Manhattan Project scientists, workers, and families needed diversion to deal with the high pressure and intense secrecy of working at Los Alamos. As wives and children also began living on the Hill, Los Alamos’s residents began to organize many different means of recreation and leisure.
Family Life at Los Alamos
“It was the pre-baby boom baby boom,” recalled Ellen Bradbury Reid, who was a child at Los Alamos. “I think it cost a dollar to have a baby so everybody did.”
Each of these babies had PO Box 1663 on their birth certificate, the mailing address for the whole town of Los Alamos. This high birthrate transformed Los Alamos, leading to the construction of a school and a bigger hospital wing. John Mench, a member of the Special Engineer Detachment, recalled that his wife went into labor at the laundromat:
“My wife went to the laundromat one day, stood in line, and while she was standing in line started her labor pains. But being a stubborn Johnny Bull who was born in England, she gritted her teeth, kept her place in line, got her laundry in the washing machine eventually, got her washing done, folded it up, put it in her basket, and called her girlfriend to take her to the hospital because she was going to have our second daughter.”
“Los Alamos had no crime. There was no kidnapping. It was an ideal situation to have children—to be able to have this kind of freedom, to grow up in this environment,” said Dolores Heaton, who was a child at Los Alamos.
“That was free, enjoyable, it was fun,” Heaton continued. “We would stay out until two o’clock in the morning if we wanted to, going to other people’s homes. We had a youth center there that they made for us. Questions were never asked.”
“You could go any place you wanted to,” Esther Vigil remembered. “You could play in the canyons, where security would watch out—they knew the kids would sneak under the fences into the canyons. They would just keep an eye out, and so made sure they were all right when they snuck back.”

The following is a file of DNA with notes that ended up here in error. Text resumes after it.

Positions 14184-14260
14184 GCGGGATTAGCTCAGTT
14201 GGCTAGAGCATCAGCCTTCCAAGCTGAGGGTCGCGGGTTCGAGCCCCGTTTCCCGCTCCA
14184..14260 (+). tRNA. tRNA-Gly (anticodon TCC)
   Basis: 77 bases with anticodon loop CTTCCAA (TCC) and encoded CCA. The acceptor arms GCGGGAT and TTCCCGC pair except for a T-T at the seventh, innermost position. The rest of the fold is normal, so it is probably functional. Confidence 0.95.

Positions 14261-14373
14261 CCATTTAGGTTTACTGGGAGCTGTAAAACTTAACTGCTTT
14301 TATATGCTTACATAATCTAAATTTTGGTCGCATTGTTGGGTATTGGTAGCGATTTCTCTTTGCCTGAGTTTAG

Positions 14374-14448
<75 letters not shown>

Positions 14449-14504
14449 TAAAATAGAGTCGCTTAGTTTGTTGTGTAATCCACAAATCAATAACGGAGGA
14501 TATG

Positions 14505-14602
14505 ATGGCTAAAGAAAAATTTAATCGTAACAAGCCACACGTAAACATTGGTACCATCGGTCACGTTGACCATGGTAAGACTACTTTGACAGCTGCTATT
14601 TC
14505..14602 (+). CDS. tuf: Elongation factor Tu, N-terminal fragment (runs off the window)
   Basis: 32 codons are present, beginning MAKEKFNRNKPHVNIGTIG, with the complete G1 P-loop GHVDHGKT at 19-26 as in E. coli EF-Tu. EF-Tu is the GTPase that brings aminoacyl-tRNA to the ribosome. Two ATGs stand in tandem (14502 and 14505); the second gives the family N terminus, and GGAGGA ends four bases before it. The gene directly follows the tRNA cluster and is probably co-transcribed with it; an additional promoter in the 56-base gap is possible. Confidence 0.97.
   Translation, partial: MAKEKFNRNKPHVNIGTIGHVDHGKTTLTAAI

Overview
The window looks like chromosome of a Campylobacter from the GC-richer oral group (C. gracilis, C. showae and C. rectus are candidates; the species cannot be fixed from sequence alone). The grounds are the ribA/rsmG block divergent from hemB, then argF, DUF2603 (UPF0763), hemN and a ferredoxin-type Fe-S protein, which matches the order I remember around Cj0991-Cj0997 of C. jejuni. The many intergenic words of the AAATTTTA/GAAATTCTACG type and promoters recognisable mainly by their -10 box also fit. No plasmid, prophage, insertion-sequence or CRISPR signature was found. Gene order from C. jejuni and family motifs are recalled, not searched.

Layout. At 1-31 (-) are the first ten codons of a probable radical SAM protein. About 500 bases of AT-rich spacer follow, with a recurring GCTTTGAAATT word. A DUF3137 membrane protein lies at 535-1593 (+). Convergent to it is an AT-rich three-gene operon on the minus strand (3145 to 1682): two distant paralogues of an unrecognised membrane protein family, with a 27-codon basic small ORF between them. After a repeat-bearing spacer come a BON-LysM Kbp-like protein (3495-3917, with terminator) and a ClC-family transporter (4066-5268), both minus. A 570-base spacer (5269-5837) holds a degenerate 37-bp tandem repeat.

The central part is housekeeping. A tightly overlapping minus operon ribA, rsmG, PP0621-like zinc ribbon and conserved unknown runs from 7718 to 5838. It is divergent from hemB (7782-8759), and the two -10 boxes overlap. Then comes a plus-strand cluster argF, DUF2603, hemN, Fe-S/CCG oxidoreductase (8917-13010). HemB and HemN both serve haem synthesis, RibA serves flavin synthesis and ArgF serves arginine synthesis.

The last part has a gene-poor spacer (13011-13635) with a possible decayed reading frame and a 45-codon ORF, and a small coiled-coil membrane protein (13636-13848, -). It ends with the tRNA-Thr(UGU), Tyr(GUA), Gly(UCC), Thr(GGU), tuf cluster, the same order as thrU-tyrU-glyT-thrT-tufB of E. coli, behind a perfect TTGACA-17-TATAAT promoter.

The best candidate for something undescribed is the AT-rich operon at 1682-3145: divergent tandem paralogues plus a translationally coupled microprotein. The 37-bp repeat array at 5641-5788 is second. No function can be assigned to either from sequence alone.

Many children attended a school set up by scientists’ and workers’ wives. However, the end of the school day could be chaotic. “There were a lot of children in Los Alamos, and so they decided to have a school bus,” remembered Robert Howes Jr. “The first time it drove down the street, it opened the door and kids got out like hamsters all over the place. Nobody was expecting them not to be civilized. Cars had to screech to stop and everything, and after that the parents got together and tried to make rules for such things.”
For the most part, however, keeping track of children was fairly easy. Once a child turned 6, he or she received the standard ID pass to go in and out of Los Alamos.
“If parents didn't want their children going off of the Hill, all they had to do is take their ID card away from them and they weren’t going anywhere,” Heaton remembered. “Because at that time to get and out of Los Alamos you had to have your badge and your ID card. There were no ifs, ands, or buts about that.”
Parties at Los Alamos
Having families on the Hill helped combat some of the isolation felt by the scientists and workers of the Manhattan Project, but it did not entirely solve their stress.
“We were tired. We were deathly tired,” remembered Elsie McMillan, the wife of scientist and future Nobel Prize winner Edwin McMillan. “We had parties, yes, once in a while, and I’ve never had so many drinks as there on the few parties. Because you had to let off steam, you had to let off this feeling of your soul, your ‘God, am I doing right?’ You had to.”
At these parties, the scientists and their wives dined, drank, danced, and discussed everything but their work. “Instead of being like most scientific evenings that you get used to – the men go off in a corner, and get to talking about what they are interested in – they could not do this,” said Jean Bacher, who was married to scientist Robert Bacher. “You would have some fascinating conversation. You would have a chance to talk about something besides science. You see, they couldn’t mention anything that they were working on.”
Other workers held their own parties in the dormitories to also let off steam after a long week. “Everybody in my dorm would get together, chip in, and give a dorm party. Because it was dusty, muddy, rainy, snowing, you wore boots and things to work. We always specified “formals” for the ladies so we could dress up for something,” said Rebecca Diven, who worked with plutonium at Los Alamos. “We’d have a crew set up and clean up and then we would have punch in which somehow alcohol would magically appear, and we could make punch and different things.”
Albert Bartlett, who worked with mass spectrometers, described where this alcohol “magically appeared” from:
“The basic ingredient of the punch in the dorm parties was ethyl alcohol from the laboratory stock. Now, I suppose it’s still true that if you’re running a university chemistry laboratory, you have to keep very careful inventory records of your ethyl alcohol stock. But here, you could just go and get whatever you needed. For punch, apparently, somebody knew how to pull the strings to get it, and there weren’t any federal inspectors around checking on it. A lot of times, the punch was pretty strong.”